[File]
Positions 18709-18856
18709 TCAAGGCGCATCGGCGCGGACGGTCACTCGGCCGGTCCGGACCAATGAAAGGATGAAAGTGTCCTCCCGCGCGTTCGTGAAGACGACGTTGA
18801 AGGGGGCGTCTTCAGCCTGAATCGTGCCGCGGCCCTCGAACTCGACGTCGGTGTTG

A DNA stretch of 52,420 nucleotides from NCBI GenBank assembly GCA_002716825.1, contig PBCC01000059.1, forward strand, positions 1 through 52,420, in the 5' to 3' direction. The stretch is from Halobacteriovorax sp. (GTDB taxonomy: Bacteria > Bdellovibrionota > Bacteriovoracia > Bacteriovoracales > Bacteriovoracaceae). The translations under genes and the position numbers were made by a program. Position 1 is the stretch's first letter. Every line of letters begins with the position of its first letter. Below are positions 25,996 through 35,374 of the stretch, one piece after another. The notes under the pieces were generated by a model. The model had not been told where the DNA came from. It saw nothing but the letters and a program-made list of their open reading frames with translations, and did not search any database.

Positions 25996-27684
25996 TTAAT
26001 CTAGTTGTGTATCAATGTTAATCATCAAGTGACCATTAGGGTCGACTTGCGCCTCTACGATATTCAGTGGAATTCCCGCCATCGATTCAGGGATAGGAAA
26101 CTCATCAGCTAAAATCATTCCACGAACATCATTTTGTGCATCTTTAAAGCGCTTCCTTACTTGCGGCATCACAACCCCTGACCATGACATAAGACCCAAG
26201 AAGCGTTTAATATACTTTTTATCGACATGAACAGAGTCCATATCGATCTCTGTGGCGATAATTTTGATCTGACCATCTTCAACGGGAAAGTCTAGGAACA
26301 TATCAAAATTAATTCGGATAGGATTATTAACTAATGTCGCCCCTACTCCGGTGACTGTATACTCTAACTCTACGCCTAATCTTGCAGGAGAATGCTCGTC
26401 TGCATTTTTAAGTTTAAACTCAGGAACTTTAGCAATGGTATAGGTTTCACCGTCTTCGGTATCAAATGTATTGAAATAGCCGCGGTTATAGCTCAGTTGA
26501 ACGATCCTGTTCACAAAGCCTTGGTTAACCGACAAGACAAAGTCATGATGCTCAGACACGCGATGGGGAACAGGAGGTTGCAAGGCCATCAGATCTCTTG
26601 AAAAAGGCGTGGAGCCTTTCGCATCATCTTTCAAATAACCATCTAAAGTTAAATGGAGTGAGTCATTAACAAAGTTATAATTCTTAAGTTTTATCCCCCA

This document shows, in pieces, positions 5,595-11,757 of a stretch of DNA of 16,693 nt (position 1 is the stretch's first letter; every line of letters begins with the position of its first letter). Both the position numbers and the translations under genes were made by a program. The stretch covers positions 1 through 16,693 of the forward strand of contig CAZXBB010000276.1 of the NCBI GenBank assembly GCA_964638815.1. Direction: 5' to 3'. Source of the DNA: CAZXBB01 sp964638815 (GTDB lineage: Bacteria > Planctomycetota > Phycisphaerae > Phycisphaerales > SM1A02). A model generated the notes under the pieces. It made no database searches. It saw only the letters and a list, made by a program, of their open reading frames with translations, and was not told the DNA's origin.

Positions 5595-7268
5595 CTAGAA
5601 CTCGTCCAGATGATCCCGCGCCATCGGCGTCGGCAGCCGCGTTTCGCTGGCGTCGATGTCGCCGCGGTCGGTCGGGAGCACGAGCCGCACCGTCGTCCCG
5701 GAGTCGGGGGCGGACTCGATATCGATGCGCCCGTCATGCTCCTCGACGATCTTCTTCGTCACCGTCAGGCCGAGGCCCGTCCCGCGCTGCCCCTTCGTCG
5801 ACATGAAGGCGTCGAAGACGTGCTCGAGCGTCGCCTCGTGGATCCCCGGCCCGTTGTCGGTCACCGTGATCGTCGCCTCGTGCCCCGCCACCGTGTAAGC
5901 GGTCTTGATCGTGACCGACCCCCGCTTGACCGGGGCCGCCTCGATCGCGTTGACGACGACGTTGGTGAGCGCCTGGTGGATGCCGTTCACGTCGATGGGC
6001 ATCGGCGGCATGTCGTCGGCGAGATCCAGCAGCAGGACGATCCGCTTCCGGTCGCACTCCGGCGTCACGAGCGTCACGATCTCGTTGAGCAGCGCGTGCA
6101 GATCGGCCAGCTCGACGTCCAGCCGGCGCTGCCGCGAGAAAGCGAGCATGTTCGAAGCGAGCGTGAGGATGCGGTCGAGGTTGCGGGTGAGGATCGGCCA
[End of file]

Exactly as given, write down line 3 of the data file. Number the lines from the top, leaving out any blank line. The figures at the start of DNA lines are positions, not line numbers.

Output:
18801 AGGGGGCGTCTTCAGCCTGAATCGTGCCGCGGCCCTCGAACTCGACGTCGGTGTTG